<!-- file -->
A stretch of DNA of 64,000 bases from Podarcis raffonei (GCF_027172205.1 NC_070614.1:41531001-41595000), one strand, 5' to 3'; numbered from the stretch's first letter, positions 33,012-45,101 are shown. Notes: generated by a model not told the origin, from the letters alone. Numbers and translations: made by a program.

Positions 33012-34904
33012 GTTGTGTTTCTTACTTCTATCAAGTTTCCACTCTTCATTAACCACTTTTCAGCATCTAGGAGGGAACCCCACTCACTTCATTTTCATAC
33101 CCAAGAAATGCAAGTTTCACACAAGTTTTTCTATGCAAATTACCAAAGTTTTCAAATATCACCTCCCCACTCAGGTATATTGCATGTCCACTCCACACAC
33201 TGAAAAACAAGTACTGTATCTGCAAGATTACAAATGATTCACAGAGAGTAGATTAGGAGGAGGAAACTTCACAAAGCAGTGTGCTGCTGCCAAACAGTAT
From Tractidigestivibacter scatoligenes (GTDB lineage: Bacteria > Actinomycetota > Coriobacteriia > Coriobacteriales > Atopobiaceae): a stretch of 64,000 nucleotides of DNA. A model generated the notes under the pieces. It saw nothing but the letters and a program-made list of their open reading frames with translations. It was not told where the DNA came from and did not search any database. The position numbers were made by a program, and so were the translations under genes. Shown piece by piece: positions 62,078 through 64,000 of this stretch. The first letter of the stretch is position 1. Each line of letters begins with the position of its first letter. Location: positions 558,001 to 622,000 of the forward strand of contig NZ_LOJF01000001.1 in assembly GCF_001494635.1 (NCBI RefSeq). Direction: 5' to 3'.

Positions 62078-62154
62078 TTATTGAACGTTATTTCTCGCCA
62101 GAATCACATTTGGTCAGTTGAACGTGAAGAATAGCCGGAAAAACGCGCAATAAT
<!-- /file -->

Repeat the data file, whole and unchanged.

A stretch of DNA of 64,000 bases from Podarcis raffonei (GCF_027172205.1 NC_070614.1:41531001-41595000), one strand, 5' to 3'; numbered from the stretch's first letter, positions 33,012-45,101 are shown. Notes: generated by a model not told the origin, from the letters alone. Numbers and translations: made by a program.

Positions 33012-34904
33012 GTTGTGTTTCTTACTTCTATCAAGTTTCCACTCTTCATTAACCACTTTTCAGCATCTAGGAGGGAACCCCACTCACTTCATTTTCATAC
33101 CCAAGAAATGCAAGTTTCACACAAGTTTTTCTATGCAAATTACCAAAGTTTTCAAATATCACCTCCCCACTCAGGTATATTGCATGTCCACTCCACACAC
33201 TGAAAAACAAGTACTGTATCTGCAAGATTACAAATGATTCACAGAGAGTAGATTAGGAGGAGGAAACTTCACAAAGCAGTGTGCTGCTGCCAAACAGTAT
From Tractidigestivibacter scatoligenes (GTDB lineage: Bacteria > Actinomycetota > Coriobacteriia > Coriobacteriales > Atopobiaceae): a stretch of 64,000 nucleotides of DNA. A model generated the notes under the pieces. It saw nothing but the letters and a program-made list of their open reading frames with translations. It was not told where the DNA came from and did not search any database. The position numbers were made by a program, and so were the translations under genes. Shown piece by piece: positions 62,078 through 64,000 of this stretch. The first letter of the stretch is position 1. Each line of letters begins with the position of its first letter. Location: positions 558,001 to 622,000 of the forward strand of contig NZ_LOJF01000001.1 in assembly GCF_001494635.1 (NCBI RefSeq). Direction: 5' to 3'.

Positions 62078-62154
62078 TTATTGAACGTTATTTCTCGCCA
62101 GAATCACATTTGGTCAGTTGAACGTGAAGAATAGCCGGAAAAACGCGCAATAAT